In 1971 I decided I wanted to do the Dusi. Charlie Ryder (who gave me his boat, a fibreglass Limfy K1 with nylon deck and his left-feather paddle) told me it was tough, I’d better train.
So I did.
Every morning a few of us (Louis Wessels, Tuffy, who else?) got up at 5am, cycled a mile to the jail and then ran the X-country course. About 3,5km up a hill, across, down through a donga/stream bed and back. Probably a 15 minute run.
After school I would cycle to the mighty Vulgar River and paddle Charles’ boat (which I left “hidden” under a willow tree) for about a km or two. The cycle back home was uphill.
I’m not even sure I told anyone I was I was aiming to paddle the Dusi! I must have surely? They knew about the boat anyway.
I have never been as fit in my life, before or since. Running I felt like I could fly. I would run hard, then even harder and still think “I could just carry on like this!”
Today I re-read Graeme Pope-Ellis’ book. The part about his training in 1971.
He ran at 4.30 am for two to two-and-a-half hours; He ran hard.
In the afternoon he paddled for two to two-and-a-half hours; He paddled hard.
Plus he did half an hour of hard, targeted gym work.
My total training was an hour a day and only parts of the running was done hard. The cycling and paddling were leisurely. No pain; No pain!
I didn’t have a clue what “train hard” meant! Talk about chalk and cheese! Quite an eye-opener.
I didn’t do that race in 1972. My boat was stolen. I hitch-hiked to the race and followed it down through the Dusi and Umgeni valleys (with friend Jean Roux), sleeping in the open and bumming rides with paddlers’ seconds. Graeme won the race. His first win. He went on to win it 15 times.
Later I got to know Graeme and many of the guys who dedicated their lives to winning the Dusi. They trained like demons. Some of them did beat Graeme. Occasionally. But usually Graeme did the winning.
Me, I became a tripper! One of the trips was with Graeme and other fast paddlers who geared down and bumbled down the Colorado River through the Grand Canyon in leisurely fashion. My style!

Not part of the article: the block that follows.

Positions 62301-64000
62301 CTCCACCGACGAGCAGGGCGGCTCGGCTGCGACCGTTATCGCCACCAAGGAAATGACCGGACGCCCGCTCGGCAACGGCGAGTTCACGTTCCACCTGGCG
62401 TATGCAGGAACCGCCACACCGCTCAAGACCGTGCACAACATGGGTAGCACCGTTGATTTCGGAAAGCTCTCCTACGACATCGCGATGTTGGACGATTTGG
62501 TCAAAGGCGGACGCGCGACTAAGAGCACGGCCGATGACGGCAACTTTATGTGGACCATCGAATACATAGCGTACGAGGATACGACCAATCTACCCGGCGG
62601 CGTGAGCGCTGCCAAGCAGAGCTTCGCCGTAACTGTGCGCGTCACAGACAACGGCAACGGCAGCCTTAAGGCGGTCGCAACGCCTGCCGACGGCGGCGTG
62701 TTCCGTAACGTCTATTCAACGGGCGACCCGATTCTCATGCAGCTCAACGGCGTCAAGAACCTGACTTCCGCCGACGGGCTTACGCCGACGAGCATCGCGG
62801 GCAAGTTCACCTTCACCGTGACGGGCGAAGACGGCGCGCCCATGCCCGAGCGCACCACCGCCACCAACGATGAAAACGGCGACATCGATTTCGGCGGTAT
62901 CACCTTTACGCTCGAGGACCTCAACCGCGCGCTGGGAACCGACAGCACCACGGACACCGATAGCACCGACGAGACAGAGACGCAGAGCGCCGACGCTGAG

In my first Dusi in 1983 I politely waited for the okes in a hurry to move on over the flat water in Alexander Park and when I go to the weir I paused to tie a shoelace. Jerome Truran (world-class whitewater paddler) was spectating that year. He spotted me and said “Hey Swanie, you do realise this is a race, right?”
I canoed the Vrystaat Vlaktes thanks to Charles Ryder, who arrived in Harrismith in about 1968 or ’69 I’d guess, to start his electrical business, a rooinek from Natal. He roared into town in a light green Volvo 122S with a long white fibreglass thing on top of it like this:
What’s that? It’s a canoe
What’s a canoe? You do the Dusi in it
What’s the Dusi?
Well, Charles now knew he was deep behind the boerewors curtain! He patiently made me wiser and got me going and I got really excited the more I learned. I decided I just HAD TO do the Dusi. What could be more exciting than paddling your own canoe 120km over three days from Pietermaritzburg to the sparkling blue Indian Ocean at the Blue Lagoon in Durban? Charles made it sound like the best, most adventurous thing you could possibly think of.
I started running in the mornings with a gang of friends. Tuffy Joubert, Louis Wessels, who else? We called ourselves the mossies as we got up at sparrow’s fart. Then I would cycle about two miles to the park in the afternoons and paddle on the flat water of the mighty Vulgar River in Charles’ Limfjorden canoe, which he had kindly lent me/given to me. It was the fittest I’ve ever been, before or since.